- The attacker is not able to guess the token, is not able to convince your web browser to surrender it (if the browser works correctly...), and so the attacker will not be able to create a valid request, because requests with the wrong token (or no token) will be refused by
Result: You keep your
10000 monetary units. I suggest you donate some of that to Wikipedia.
(Your mileage may vary.)
EDIT from comment worth reading:
It would be worthy to note that script from
www.cute-cat-pictures.org normally does not have access to your anti-CSRF token from
www.mybank.com because of HTTP access control. This note is important for some people who unreasonably send a header
Access-Control-Allow-Origin: * for every website response without knowing what it is for, just because they can't use the API from another website.
Yes, the post data is safe. But the origin of that data is not. This way somebody can trick user with JS into logging in to your site, while browsing attacker's web page.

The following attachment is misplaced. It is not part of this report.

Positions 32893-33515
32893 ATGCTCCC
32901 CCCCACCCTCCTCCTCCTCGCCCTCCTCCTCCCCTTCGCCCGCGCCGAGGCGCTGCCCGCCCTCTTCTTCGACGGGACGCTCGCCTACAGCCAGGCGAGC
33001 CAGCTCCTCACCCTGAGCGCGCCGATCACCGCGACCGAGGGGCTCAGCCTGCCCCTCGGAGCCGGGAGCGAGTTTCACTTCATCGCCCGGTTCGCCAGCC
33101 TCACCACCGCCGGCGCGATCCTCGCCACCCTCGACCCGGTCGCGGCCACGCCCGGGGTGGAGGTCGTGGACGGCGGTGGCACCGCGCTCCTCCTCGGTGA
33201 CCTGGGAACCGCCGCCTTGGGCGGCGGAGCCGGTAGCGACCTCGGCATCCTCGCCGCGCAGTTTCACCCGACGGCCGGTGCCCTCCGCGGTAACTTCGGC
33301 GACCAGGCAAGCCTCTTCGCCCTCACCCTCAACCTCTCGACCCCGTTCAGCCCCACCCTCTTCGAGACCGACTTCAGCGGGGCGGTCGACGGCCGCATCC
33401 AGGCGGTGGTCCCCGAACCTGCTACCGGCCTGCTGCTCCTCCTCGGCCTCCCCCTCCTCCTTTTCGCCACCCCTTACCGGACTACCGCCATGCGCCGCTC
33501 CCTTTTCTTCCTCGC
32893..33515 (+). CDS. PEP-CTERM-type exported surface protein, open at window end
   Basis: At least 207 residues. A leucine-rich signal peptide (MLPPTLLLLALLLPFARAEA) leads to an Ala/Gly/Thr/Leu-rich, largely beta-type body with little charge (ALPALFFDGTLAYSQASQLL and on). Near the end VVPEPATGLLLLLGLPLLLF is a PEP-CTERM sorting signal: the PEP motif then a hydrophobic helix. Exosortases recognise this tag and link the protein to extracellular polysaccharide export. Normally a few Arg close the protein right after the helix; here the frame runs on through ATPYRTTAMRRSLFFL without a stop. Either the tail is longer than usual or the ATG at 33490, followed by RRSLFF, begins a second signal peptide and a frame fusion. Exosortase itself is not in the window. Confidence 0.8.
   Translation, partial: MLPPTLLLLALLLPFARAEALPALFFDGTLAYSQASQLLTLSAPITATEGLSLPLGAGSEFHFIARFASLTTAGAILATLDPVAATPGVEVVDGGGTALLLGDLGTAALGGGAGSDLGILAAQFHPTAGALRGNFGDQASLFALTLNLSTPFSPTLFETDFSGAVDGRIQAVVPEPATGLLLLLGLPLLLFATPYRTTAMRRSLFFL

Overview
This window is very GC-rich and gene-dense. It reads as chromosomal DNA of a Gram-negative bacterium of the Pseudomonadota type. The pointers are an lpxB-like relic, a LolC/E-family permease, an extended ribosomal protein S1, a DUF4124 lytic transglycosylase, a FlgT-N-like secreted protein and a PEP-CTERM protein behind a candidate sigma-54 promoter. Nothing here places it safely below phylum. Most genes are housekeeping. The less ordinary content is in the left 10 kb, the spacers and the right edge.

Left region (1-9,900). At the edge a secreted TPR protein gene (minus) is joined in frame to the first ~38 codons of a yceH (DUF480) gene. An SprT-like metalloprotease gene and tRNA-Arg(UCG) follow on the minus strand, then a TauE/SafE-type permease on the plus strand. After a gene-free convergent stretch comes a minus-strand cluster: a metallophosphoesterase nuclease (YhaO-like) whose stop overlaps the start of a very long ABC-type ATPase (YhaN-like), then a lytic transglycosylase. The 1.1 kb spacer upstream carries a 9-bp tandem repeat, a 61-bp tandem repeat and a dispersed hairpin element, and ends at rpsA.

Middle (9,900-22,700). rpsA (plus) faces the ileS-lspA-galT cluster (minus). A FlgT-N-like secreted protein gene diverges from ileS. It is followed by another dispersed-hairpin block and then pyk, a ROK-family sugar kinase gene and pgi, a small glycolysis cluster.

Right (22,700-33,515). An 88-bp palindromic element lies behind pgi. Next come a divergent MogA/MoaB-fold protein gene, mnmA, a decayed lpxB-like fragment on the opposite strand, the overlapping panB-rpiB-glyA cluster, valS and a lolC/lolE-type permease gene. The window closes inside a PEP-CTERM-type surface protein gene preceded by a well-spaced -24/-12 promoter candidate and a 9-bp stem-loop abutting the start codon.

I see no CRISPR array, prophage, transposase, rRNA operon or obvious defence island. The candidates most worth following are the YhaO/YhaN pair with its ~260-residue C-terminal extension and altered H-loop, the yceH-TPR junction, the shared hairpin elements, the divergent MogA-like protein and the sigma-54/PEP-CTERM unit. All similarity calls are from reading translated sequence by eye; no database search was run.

In order to prevent that, django will send a random key both in cookie, and form data. Then, when users POSTs, it will check if two keys are identical. In case where user is tricked, 3rd party website cannot get your site's cookies, thus causing auth error.
The site generates a unique token when it makes the form page. This token is required to post/get data back to the server.
Since the token is generated by your site and provided only when the page with the form is generated, some other site can't mimic your forms -- they won't have the token and therefore can't post to your site.